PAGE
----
Emily: Right, right. Well, and the idea of consent I think is such a, somebody just sent me a video, which I haven’t had time to watch it, but they told me about it sounded hysterical. We’ll link to it on the website. It basically talks about serving tea or coffee.
Soraya: Oh yeah, the tea. Yeah. It’s actually really good.
Emily: I was like, that is such a clever idea
Soraya: There’s one that’s filled with obscene language and one that they scrubbed. It was really funny that they made two versions.
Emily: Yeah. But I mean I think that’s a great way to talk about it, right? Like, Hey, it is, do you want coffee in the middle of the night? No, maybe.
Soraya: Yeah. Maybe you don’t. Just because you said you wanted tea once doesn’t mean you want more tea again.
Emily: Right, right. Yeah. Right. No, and I mean it doesn’t have to be complicated. I just, that’s the part that’s sort of strange to me. There’s a woman who I have a ton of respect for who’s a child psychiatrist who gives this talk that she called the private parts talk, which we can also link to. And one of her, you know, sort of big is that when kids are tickling or like you’re tickling, that you just stop when they say stop and you can start up again. But like you’re teaching them at a very young age that like the word stop means stop. Even if you’re laughing and having a great time. The word holds more power than any interpretation of body language. And I think that’s so interesting cause I watch people tickle my kids all the time, you know, and they’re like saying stop and the grownup isn’t listening and that there’s so much being communicated in that simple interaction. Right?
Soraya: Right. That’s why I focus a lot on dress codes and their enforcement. I grew up going to catholic schools and after Harvey Weinstein started, the story started spilling out. I wrote a piece for the Washington Post about what dress codes had to do with Harvey Weinstein because so often what’s happening is an older person who is bigger and has more power is telling a girl, first of all, they’re objectifying her sexually objectifying her simply by reviewing the way she looks up and down constantly. Right. And then telling her what to do with her body in a way that is often inappropriate and damaging. And then sometimes physically appropriating her body. I mean, there was one case in my kids’ school where a girl was taken up on a stage to show the other girls where their skirt lengths should be, and so first they segregated the boys and girls-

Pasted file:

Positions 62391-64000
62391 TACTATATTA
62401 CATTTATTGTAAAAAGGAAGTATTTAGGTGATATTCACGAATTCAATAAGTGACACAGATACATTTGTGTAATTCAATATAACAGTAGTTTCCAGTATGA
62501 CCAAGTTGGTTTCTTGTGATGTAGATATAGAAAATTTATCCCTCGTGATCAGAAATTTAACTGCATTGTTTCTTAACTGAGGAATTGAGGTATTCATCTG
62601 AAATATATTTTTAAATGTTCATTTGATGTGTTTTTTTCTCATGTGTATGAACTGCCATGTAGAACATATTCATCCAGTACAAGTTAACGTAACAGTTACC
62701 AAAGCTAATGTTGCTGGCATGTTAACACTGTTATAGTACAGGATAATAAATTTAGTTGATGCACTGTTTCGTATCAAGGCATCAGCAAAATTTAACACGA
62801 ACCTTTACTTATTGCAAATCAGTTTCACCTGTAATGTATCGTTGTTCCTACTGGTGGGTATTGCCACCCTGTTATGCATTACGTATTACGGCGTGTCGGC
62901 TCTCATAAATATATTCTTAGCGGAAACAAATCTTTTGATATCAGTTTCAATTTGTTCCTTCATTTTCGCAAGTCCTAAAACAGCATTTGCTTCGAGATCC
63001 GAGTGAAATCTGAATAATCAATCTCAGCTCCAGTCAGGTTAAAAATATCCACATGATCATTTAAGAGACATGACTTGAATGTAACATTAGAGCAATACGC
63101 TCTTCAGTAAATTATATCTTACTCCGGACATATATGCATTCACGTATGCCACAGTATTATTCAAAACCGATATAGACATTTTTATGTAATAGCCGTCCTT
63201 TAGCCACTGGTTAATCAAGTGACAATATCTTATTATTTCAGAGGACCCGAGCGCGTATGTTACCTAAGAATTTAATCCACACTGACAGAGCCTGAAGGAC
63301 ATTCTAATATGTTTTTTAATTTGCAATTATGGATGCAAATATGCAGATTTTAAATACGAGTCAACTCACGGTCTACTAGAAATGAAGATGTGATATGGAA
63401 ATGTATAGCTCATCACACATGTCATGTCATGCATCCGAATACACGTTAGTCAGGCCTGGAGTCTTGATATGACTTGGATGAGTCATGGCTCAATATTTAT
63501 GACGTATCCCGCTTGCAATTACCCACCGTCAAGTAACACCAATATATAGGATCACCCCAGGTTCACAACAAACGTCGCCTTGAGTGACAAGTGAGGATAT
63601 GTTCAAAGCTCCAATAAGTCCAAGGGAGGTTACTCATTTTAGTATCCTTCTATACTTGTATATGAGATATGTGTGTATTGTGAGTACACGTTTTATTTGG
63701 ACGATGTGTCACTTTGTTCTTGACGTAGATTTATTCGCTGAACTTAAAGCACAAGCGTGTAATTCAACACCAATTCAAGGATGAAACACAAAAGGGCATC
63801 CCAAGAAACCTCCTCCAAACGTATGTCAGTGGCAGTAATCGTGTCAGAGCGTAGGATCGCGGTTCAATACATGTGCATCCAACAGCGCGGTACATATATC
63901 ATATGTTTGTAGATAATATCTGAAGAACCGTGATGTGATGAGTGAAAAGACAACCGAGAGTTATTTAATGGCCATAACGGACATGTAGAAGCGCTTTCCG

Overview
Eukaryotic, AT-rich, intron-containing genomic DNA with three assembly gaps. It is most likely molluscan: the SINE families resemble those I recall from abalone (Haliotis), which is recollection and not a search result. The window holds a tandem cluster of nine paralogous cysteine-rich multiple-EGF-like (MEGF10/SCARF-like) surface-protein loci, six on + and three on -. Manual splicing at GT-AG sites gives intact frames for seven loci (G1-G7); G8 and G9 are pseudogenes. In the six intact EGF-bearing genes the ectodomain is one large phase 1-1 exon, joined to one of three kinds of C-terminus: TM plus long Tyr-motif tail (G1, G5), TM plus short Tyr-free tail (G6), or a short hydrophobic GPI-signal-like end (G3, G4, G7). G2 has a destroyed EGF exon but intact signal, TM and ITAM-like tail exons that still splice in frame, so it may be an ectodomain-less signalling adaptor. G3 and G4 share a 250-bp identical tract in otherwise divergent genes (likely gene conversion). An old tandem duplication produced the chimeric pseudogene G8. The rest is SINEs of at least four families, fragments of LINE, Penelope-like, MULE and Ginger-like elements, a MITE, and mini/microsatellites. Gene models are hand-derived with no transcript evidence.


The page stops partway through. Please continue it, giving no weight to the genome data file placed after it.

Emily: Oh my god.
Soraya: Yeah, they segregated the boys and girls. They put the girls in one room. They took this girl up on stage and then they drew on her leg with a pen, sort of where the skirt should be. And everybody kind of laughed and you know, one of my kids was like, wait a minute, why are we in here without the boys we’re not- like you’re telling us, we’re distracting them and were unprofessional words that were used and yet this is kind of a form of harassment what you’re doing. Right? And so in that,
Emily: But also they’re teaching them how to draw, I mean they’re drawing attention to them-
Soraya: And they’re teaching them that an older person with power can take a person’s body, use it as a prop and make everyone laugh at it. I mean, the fact was it was really uncomfortable and kids were laughing, right? Because they were treating it like a joke that the administrators were teaching it as a joke and the kids were kind of tittering. And so you do that 20 times over the course of six years. And what do you end up with? You end up with two people in a room, one of them’s much bigger and stronger and has more status. But like a football player, let’s say. And then, a person who was frozen and not saying anything because they’ve both been socialized to think that this is an acceptable thing.
Emily: Absolutely. Well, and also that you don’t have any say in it. Right? Like when she got up and got dressed that morning, she wasn’t expecting that. I don’t think. Right. You don’t have any control-